In 1837 a settlement was established with a Police Magistrate and a small number of troops. It was an important whaling station from the 1830s to the 1850s. Between 1841-1848 Southport as the site of a convict Probation Station. By the mid nineteenth century, timber workers were in the area searching for stands of sassafras, huon pine and stringy bark. It became Tasmania's second largest town and was proposed as the capital of the colony. From the 1860s-1920s it was a bustling mill town and international port shipping valuable timber to Europe.
Lunaris Gemstone Museum shop has a comprehensive display of fossils and agates fromthe local gem fields as well as minerals, rocks and fossils from around the world.
There is a monument on Southport Bluff (40 minute walk from the road) to the convict ship George III which was wrecked off the coast in 1835 with the loss of 94 passengers near the end of a voyage from Woolwich to Hobart Town. It is said that the guards on the ship, fearful that the convicts would panic if the ship went down, shot indiscriminately into the ship's hold. This is supported by the peculiar death toll which saw 81 convicts lose their lives while only 13 passengers and crew were drowned. The loss of the George III was the third worst shipping disaster confirmed in Tasmanian waters, after the Cataraqui and Neva. Note: the monument may be closed to the public because it is home to a highly endangered Tasmanian heath species (Epacris stuartii).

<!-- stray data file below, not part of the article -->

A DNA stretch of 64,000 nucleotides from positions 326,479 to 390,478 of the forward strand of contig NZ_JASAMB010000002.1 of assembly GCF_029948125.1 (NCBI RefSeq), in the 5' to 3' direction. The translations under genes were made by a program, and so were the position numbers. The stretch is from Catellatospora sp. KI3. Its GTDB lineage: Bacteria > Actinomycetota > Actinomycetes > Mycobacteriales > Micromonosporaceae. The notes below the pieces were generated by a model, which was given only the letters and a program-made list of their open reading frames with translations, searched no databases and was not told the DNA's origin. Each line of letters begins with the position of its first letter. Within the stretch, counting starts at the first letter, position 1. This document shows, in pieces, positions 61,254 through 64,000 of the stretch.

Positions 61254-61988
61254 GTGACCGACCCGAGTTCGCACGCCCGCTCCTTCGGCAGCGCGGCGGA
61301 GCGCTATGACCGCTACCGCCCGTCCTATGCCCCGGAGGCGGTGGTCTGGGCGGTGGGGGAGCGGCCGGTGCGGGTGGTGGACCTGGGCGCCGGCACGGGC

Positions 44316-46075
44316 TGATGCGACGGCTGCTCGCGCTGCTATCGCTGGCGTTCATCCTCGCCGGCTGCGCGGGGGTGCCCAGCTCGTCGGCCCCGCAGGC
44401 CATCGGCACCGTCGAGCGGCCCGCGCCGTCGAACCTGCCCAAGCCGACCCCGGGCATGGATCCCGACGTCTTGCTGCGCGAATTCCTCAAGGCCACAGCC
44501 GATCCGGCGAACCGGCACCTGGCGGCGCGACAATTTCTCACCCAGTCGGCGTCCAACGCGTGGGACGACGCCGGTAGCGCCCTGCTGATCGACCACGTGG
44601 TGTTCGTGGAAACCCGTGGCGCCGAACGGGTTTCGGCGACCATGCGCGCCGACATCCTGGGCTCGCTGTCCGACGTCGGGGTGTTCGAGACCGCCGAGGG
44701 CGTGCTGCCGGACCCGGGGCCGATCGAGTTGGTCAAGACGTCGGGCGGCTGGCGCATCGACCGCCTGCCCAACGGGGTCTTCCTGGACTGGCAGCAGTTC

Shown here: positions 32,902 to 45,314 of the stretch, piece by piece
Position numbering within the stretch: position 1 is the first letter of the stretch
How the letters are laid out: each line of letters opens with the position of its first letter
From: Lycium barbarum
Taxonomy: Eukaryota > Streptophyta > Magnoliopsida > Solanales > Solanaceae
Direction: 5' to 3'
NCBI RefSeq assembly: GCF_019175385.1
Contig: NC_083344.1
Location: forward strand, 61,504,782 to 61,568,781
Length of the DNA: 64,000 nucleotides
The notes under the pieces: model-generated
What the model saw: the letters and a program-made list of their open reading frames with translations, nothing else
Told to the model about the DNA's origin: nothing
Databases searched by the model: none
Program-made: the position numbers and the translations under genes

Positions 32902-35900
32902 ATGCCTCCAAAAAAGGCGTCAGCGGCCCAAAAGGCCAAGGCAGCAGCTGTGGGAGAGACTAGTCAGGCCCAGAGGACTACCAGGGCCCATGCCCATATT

The Southport Lagoon Conservation Area, which covers 4,280 ha, lies between Southport and Recherche Bay. It includes the George III Monument Historic Site, the Ida Bay State Reserve and the Lune River estuary.
Fossicking on Lune River
The Lune River
100 km south of Hobart beyond the Huon River lies the Lune River gemfields. The collecting area is about 1 km south of the old Ida Bay township on Lune River Road in an area east of Lune Sugarloaf. Yields include petrified wood and ferns, agate and jasper. More info. Ph (03) 6297 1501